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January 30, 2015

Philly's housing market is on the up

Economy Homes
West Philadelphia Row Home Thom Carroll/PhillyVoice

Vibrant rowhomes with large porches are a common sight in West Philadelphia.

According to new data, sales and prices single-family homes in Philadelphia are on the rise.

Drexel University professor and chief economist at Meyers Research Kevin Gillen said in his housing market analysis that the upward trend shown during the fourth quarter of 2014 is good news for the city.

Home prices

Despite a small decrease in home value from the third to fourth quarter, Gillen said value increased by 0.8 percent on a "quality- and seasonally-adjusted basis."

Home sales in lower-priced sections of Philadelphia have increased — and house appreciation was strongest in those neighborhoods. West Philadelphia saw a 2.3 percent increase in home prices, Kensington/Frankford saw a 2.1 percent increase and North Philadelphia saw a 0.9 percent increase. Conversely, home prices decreased in neighborhoods that typically are more expensive, like Fairmount — which fell 2.7 percent — and Northwest Philadelphia — which fell 1.9 percent.

The report said that the fourth quarter was the first time West Philly, Kensington/Frankford and North Philly have seen price appreciation for two consecutive quarters since winter 2012.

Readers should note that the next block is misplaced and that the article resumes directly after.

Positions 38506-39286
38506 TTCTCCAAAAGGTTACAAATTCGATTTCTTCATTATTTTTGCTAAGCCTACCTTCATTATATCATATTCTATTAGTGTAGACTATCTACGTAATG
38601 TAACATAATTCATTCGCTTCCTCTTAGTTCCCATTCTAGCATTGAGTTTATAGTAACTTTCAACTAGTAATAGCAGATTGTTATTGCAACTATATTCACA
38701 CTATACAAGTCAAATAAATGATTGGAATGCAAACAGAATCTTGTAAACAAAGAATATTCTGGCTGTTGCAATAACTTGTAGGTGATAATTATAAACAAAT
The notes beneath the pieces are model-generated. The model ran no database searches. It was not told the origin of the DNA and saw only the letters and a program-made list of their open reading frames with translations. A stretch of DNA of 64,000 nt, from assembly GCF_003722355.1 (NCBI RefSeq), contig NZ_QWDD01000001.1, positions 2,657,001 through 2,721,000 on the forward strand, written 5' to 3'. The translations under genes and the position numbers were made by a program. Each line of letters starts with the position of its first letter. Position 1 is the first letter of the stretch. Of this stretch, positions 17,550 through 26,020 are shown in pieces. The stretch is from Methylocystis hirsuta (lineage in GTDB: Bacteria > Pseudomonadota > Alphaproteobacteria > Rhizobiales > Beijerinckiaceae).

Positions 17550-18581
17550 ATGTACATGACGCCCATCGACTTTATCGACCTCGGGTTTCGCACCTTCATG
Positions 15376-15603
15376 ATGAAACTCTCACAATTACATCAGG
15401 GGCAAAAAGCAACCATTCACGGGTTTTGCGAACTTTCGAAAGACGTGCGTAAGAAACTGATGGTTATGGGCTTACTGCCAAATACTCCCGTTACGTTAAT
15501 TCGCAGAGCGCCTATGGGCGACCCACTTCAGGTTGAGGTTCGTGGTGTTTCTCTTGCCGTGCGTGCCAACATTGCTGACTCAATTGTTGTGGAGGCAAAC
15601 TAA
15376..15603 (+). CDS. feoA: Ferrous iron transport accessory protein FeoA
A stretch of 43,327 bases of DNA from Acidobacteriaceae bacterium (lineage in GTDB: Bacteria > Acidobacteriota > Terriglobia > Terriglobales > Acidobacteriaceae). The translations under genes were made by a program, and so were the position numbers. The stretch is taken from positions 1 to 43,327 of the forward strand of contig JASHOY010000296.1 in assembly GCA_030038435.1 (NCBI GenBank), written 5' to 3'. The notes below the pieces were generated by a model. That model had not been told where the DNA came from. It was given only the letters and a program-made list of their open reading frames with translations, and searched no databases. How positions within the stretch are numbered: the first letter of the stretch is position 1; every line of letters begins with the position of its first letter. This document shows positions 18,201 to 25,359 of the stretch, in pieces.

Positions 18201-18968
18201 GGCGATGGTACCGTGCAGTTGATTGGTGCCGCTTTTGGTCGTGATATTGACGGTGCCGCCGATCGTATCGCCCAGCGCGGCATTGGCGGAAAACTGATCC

Sales activity

Compared with a year ago, home sales in Philadelphia increased by 11 percent. The 3,710 home sales in the fourth quarter neared the "historic quarterly average of approximately 3,800 transactions."

The number of home sales in Center City and Northwest Philly have remained stagnant, while sales in North and West Philadelphia increased by 35 percent. Gillen said the changes signify "a positive pattern."

Trulia chief economist Jed Kolko told that while the Philadelphia trend aligns with national ones, it is probably temporary. Urban building costs, suburbanites wanting to stay in the suburbs and the possibility that millennials would move out faster than baby boomers will move in are to blame, he said.